We have two busy seasons, where people buy a metric shit-tonne of alcohol – Christmas, and the summer. We get a few seasonal workers to come in at these times, kinda round out the schedule and make sure we have enough people on staff every day to keep the store open.  Usually, for a store our size, we would get 4 or 5 people to come in and help. This year especially, we needed that many people due to the possibility of a strike and the public’s usual “what do you mean you may be closed for a few days??now I need to buy CASES of booze to make sure the world doesn’t run out!” panic/ But this summer, through some combination of new management and some sort of curse, we have one. We have The Kid.

The Kid must have interviewed really well, because he’s never had a job in his 22 years. He’s never handled money, or touched a cash register, or dealt with the public. The product of helicopter parenting and a God-complex, The Kid believes that he is the be-all and end-all of cashiers. He even once dubbed himself a “cashier ninja” for his ability to hold up a line while he stood there staring into space and adding numbers in his head (we had to remind him that the cash register does all the adding for him, without uncomfortably staring at customers).

Now, I know that everyone has to start somewhere. The Kid doesn’t want to just “start” though. In his own mind, he knows everything and no one can tell him what to do.When I was just starting out as a cashier at my first job, I brought a notebook and pen and actually took notes on everything I had to do. Hell, even when I started THIS job a few years ago, I brought a notebook and pen to my cashier training and took notes on everything I had to do! Not The Kid, though. He knows everything, even though he knows nothing.

It’s only been a few weeks since The Kid first graced us with his cash-ninja presence, but it feels so much longer. Everyone but him seems to realize that he probably won’t last much longer. The only reason he’s lasted this long is because we are severely short-staffed as it is and we need bodies in the store.

Basically, he’s a walking manual for How Not To Keep A Job.  Here’s just a few of the thrilling lessons he’s given us so far:

1- Stand there. Don’t offer anyone any help. See your coworker with the huge line-up? Don’t let anyone in her line know that you’re open too. Just watch her struggle. Customer has his hands full and needs a basket? Just stand there and watch him drop glass bottles on the floor while there’s a pile of baskets next to you.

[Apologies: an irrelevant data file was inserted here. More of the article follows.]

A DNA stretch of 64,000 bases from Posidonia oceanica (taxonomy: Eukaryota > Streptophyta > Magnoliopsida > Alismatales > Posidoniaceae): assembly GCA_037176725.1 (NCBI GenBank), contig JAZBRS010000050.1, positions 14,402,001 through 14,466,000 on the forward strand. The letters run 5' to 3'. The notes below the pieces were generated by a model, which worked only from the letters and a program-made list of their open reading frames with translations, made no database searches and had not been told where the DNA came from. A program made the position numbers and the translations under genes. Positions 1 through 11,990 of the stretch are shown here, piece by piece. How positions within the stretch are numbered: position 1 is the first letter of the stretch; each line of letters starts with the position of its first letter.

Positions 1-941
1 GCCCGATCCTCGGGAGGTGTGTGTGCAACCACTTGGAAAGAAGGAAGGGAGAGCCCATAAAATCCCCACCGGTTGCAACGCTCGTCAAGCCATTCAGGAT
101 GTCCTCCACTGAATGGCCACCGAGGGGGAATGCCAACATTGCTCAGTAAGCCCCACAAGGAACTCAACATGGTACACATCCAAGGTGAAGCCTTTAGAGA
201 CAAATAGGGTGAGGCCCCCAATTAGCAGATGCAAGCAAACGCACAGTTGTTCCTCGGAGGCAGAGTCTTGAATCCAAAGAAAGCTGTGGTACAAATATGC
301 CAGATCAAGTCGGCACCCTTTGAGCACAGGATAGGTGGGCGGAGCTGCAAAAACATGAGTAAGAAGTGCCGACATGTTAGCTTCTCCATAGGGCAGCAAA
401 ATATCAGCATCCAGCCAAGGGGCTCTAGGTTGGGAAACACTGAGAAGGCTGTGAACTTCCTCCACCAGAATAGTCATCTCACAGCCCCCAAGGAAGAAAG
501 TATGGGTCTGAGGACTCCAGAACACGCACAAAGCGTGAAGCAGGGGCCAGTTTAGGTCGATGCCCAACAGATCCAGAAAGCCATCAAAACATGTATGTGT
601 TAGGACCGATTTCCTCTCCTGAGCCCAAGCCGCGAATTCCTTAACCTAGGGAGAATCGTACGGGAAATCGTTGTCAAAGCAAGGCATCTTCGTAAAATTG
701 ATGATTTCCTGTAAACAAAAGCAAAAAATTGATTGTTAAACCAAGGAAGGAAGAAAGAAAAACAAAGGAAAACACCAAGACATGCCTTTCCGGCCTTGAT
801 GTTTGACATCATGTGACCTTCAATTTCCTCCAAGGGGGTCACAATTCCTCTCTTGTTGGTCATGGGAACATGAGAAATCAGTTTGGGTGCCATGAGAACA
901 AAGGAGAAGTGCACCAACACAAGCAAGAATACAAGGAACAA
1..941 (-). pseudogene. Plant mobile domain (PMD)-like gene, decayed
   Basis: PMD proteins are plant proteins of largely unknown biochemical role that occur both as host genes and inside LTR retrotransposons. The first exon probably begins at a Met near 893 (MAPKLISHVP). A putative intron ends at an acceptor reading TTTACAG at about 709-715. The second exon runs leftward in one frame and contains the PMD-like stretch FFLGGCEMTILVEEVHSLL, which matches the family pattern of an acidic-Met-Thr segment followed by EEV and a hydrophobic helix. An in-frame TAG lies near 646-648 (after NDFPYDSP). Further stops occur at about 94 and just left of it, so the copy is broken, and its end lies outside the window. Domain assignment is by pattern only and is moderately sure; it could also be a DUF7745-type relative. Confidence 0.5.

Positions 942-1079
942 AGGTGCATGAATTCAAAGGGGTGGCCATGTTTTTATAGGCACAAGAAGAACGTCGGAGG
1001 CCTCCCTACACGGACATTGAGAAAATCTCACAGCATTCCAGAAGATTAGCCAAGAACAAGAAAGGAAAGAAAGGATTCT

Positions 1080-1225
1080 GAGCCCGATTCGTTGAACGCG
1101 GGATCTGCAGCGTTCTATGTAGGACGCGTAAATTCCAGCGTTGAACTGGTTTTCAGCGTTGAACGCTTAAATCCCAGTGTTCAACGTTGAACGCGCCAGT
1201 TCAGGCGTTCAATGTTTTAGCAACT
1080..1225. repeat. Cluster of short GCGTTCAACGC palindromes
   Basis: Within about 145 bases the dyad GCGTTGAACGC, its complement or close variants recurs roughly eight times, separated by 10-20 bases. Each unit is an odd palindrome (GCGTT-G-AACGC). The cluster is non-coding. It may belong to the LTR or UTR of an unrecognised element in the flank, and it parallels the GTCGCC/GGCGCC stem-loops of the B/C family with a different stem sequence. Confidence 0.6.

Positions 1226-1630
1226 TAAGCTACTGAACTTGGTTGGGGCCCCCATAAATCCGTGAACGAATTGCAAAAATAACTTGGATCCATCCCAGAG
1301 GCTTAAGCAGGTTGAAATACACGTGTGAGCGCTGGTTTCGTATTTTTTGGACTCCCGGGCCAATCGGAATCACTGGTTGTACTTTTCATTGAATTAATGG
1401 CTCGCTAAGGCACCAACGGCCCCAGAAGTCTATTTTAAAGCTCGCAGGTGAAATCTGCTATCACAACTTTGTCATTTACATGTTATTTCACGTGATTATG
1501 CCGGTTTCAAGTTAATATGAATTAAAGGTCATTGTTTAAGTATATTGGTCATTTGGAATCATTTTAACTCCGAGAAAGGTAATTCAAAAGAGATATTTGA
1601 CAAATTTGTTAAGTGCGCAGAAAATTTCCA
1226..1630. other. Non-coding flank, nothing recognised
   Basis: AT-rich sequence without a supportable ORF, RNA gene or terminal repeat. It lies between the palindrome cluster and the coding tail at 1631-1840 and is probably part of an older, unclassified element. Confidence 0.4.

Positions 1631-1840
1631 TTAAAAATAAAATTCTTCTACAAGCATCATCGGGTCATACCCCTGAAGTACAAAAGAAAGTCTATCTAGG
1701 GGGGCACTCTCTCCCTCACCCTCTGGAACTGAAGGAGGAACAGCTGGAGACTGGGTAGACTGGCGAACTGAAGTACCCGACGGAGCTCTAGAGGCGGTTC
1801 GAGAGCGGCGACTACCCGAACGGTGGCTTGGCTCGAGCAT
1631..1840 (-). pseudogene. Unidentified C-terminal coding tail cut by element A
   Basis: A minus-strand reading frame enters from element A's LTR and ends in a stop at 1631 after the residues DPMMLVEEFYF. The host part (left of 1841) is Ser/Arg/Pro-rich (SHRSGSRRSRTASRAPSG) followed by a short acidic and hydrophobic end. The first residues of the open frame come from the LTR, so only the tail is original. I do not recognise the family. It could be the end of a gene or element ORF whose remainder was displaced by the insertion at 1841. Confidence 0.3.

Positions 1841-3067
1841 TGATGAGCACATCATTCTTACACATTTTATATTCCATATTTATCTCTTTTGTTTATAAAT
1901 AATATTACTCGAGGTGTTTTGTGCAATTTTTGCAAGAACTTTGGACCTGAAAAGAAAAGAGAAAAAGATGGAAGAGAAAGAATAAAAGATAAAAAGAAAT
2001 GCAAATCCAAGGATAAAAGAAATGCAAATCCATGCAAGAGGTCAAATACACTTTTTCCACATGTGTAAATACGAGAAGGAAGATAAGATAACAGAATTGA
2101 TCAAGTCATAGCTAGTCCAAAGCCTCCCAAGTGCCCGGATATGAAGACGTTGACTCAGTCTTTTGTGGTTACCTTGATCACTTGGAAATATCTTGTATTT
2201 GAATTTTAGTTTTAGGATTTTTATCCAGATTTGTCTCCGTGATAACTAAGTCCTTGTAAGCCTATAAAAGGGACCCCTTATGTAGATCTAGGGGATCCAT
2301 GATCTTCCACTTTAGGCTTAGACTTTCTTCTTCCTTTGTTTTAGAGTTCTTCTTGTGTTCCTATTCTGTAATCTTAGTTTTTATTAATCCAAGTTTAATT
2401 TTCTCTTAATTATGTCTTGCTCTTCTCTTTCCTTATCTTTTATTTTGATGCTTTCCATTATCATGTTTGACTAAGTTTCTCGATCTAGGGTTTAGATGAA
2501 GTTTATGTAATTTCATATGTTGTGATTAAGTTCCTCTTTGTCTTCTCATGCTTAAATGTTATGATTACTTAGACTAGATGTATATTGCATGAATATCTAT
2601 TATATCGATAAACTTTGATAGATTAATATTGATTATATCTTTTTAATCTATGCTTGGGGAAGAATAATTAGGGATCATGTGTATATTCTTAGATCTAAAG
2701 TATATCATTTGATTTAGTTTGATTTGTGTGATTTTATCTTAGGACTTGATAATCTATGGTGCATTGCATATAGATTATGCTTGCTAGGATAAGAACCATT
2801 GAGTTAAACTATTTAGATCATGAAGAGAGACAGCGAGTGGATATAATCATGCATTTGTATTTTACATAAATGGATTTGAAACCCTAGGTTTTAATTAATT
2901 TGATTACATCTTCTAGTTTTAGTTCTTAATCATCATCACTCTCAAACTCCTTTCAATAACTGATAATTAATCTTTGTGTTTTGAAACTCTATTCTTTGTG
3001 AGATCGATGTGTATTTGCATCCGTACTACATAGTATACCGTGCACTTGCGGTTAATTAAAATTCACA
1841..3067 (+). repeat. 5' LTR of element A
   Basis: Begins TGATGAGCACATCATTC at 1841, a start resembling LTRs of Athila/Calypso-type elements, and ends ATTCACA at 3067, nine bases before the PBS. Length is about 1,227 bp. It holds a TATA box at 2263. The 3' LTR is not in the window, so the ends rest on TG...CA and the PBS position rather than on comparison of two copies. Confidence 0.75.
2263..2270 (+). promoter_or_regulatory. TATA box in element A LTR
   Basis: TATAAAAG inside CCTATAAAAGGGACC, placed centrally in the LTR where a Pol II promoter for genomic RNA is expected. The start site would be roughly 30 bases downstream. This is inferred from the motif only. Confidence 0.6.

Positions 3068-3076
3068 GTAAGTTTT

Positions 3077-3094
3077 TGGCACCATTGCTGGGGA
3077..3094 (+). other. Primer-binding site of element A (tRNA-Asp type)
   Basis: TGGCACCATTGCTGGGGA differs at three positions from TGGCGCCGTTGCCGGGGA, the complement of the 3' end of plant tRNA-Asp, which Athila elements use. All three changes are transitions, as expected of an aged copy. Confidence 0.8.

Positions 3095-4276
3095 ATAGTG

2- Stare. At everyone. Customer, coworkers, managers. Don’t say anything, just start at them.

3- Don’t think, just talk. If people are offended, it’s their own fault. Some great random phrases to get the conversation started with your customers: “Wow, you were in here yesterday too. You must be a huge alcoholic.”, “I can’t tell if you’re pregnant or really fat. Should you be buying coolers either way?”, “You’re smelly. You should go take a shower, or not look homeless or something.”

4-Don’t listen to your coworkers. They’re not trying to help you. Sure, they’re telling you what you did wrong and then showing you how to do it properly. And yes,  they’re being very patient with you. Ok, and they keep having to remind you of the same things over and over and over again. Easy things like, “Before you try to log on to a cash register, go sign in and grab your till. You can’t just walk up to a register and start using an empty drawer” I mean, all of this SOUNDS like they’re trying to help you. But they’re not. Don’t listen to them.

5- Go that little extra mile to put a personal touch on things, even if it means breaking all the rules. Coworkers told you to hit “assistance” button when you have a big line or need to use the bathroom or it’s time for your break, so that they know you need help and can come out there and help you? Screw that! You don’t play by conventional rules! Just abandon your post, wander into the back, tell them personally that you need help. That face-to-face contact is sure to impress them!

6-Make sure your coworkers know you’re on to them. Be loud, be forceful Don’t worry about their feelings; they have none. Yell right in their face if you have to. Make sure they know you are smart, and you know everything there is to know about their job, so you really don’t need their help. In fact, they should be asking you for help!